Presiding bishop preaches in Curaçao, Diocese of Venezuela

All Saints Church, Steenrijk, Curaçao [Diocese of Venezuela]
12 May 2013

The Most Rev. Katharine Jefferts Schori
Presiding Bishop and Primate
The Episcopal Church

The beauty of this place is legendary.  It is beautiful – and fragile, for its beauty depends on a dynamic balance among the parts of this island system.  Many people don’t notice beauty around them until it’s gone.  When we go somewhere that looks very different, often it takes a long time to appreciate that it has beauty, even though it’s a different kind of beauty.  Some people never do learn to value the different kinds of loveliness in the world around us.  One of the gifts of this remarkable island is its diverse mixture of desert and tropics on land and sea – and even more so, the beauty of its different peoples, languages, and heritages.  Yet the history of this place tells some tragic stories about the inability of some to see the beauty in other skin colors or the treasure of cultures they didn’t value or understand.

Human beings have a long history of discounting and devaluing difference, finding it offensive or even evil.  That kind of blindness is what leads to oppression, slavery, and often, war.  Yet there remains a holier impulse in human life toward freedom, dignity, and the full flourishing of those who have been kept apart or on the margins of human communities.  It’s a tendency that seems to emerge along a common timeline.  Formal legal structures that permitted human slavery ended here and in many parts of the world within a relatively short span of time.  It doesn’t mean that slavery is finished today, but at least it’s no longer legal in most places.  Even so, slavery continues in the form of human trafficking and the kind of exploitation that killed so many garment workers in Bangladesh recently.

We live with the continuing tension between holier impulses that encourage us to see the image of God in all human beings and the reality that some of us choose not to see that glimpse of the divine, and instead use other people as means to an end.  We’re seeing something similar right now in the changing attitudes and laws about same-sex relationships, as many people come to recognize that different is not the same thing as wrong.  For many people, it can be difficult to see God at work in the world around us, particularly if God is doing something unexpected.

There are some remarkable examples of that kind of blindness in the readings we heard this morning, and slavery is wrapped up in a lot of it.  Paul is annoyed at the slave girl who keeps pursuing him, telling the world that he and his companions are slaves of God.  She is quite right.  She’s telling the same truth Paul and others claim for themselves.[1]  But Paul is annoyed, perhaps for being put in his place, and he responds by depriving her of her gift of spiritual awareness.  Paul can’t abide something he won’t see as beautiful or holy, so he tries to destroy it.  It gets him thrown in prison.  That’s pretty much where he’s put himself by his own refusal to recognize that she, too, shares in God’s nature, just as much as he does – maybe more so!  The amazing thing is that during that long night in jail he remembers that he might find God there – so he and his cellmates spend the night praying and singing hymns.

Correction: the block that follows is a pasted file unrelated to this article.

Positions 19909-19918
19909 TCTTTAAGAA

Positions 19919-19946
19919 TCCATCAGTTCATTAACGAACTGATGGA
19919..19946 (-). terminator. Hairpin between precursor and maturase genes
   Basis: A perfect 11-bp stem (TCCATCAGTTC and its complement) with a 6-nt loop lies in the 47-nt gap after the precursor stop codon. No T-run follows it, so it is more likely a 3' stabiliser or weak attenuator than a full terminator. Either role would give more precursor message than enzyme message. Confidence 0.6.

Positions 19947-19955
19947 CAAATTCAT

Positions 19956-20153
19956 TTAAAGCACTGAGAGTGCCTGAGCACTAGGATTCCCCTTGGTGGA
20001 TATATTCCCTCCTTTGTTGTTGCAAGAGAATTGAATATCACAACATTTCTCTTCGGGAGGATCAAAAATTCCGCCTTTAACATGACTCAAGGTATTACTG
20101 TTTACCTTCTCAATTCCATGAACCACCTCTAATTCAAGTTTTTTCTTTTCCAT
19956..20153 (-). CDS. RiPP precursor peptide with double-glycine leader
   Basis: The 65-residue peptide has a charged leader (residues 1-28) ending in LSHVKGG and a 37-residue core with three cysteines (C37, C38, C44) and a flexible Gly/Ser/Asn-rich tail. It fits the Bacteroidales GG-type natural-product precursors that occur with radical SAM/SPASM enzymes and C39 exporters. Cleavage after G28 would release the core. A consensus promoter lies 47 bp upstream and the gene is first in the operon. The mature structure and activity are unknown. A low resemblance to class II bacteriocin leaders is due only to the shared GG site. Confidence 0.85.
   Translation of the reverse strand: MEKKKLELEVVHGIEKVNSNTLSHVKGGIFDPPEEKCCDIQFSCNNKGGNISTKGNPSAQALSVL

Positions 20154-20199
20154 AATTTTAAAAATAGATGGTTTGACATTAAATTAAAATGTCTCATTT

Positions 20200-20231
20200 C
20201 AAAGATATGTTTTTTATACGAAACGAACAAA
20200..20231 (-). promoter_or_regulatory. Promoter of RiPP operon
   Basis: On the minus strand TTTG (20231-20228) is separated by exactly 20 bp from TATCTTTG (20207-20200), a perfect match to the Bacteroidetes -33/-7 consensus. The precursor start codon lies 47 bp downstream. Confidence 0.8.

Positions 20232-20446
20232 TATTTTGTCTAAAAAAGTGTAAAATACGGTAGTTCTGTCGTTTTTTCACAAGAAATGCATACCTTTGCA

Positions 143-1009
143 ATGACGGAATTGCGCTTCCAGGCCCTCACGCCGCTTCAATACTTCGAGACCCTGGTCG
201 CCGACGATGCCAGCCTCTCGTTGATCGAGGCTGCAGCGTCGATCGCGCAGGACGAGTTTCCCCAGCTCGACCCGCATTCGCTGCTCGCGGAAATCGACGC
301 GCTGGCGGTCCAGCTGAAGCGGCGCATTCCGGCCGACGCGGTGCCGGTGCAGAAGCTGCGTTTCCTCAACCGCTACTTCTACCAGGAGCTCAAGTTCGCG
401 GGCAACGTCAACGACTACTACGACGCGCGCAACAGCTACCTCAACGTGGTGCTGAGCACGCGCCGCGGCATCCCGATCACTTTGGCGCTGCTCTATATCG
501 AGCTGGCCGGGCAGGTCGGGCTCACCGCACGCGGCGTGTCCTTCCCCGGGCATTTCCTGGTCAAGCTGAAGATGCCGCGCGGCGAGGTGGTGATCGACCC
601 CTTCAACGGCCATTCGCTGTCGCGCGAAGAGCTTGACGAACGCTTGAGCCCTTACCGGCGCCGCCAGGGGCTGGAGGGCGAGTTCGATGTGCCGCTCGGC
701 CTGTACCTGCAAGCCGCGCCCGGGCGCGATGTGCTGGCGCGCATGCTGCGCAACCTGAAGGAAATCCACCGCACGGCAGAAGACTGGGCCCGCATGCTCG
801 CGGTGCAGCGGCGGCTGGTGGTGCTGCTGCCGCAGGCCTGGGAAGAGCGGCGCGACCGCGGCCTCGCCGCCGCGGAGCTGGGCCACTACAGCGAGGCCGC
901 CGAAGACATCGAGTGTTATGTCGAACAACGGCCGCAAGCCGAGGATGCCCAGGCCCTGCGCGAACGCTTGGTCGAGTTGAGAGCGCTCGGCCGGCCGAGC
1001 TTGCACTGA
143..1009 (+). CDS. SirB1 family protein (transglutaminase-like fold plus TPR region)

An earthquake opens the doors and sets them free, and now Paul and his friends most definitely discern the presence of God.  The jailer doesn’t – he thinks his end is at hand.  This time, Paul remembers who he is and that all his neighbors are reflections of God, and he reaches out to his frightened captor.  This time Paul acts with compassion rather than annoyance, and as a result the company of Jesus’ friends expands to include a whole new household.  It makes me wonder what would have happened to that slave girl if Paul had seen the spirit of God in her.

The reading from Revelation pushes us in the same direction, outward and away from our own self-righteousness, inviting us to look harder for God’s gift and presence all around us.  Jesus says he’s looking for everybody, anyone who’s looking for good news, anybody who is thirsty.  There are no obstacles or barriers – just come.  God is at work everywhere, even if we can’t or won’t see it immediately.

The gospel insists that Jesus has given glory to the growing company of his friends and disciples so they can be all be one.  When we recognize the glory of another human being, we become her advocate, and we begin to see him as friend.  The word that’s used for glory has echoes that speak of awe, and gravitas, and deep significance.  The glory we’ve received is something like a grand ceremonial garment, maybe even a shining face like Moses’, that says to those around us, “here comes the image of God.”  The world begins to change when we see that glorious skin shining on our brothers’ and sisters’ faces.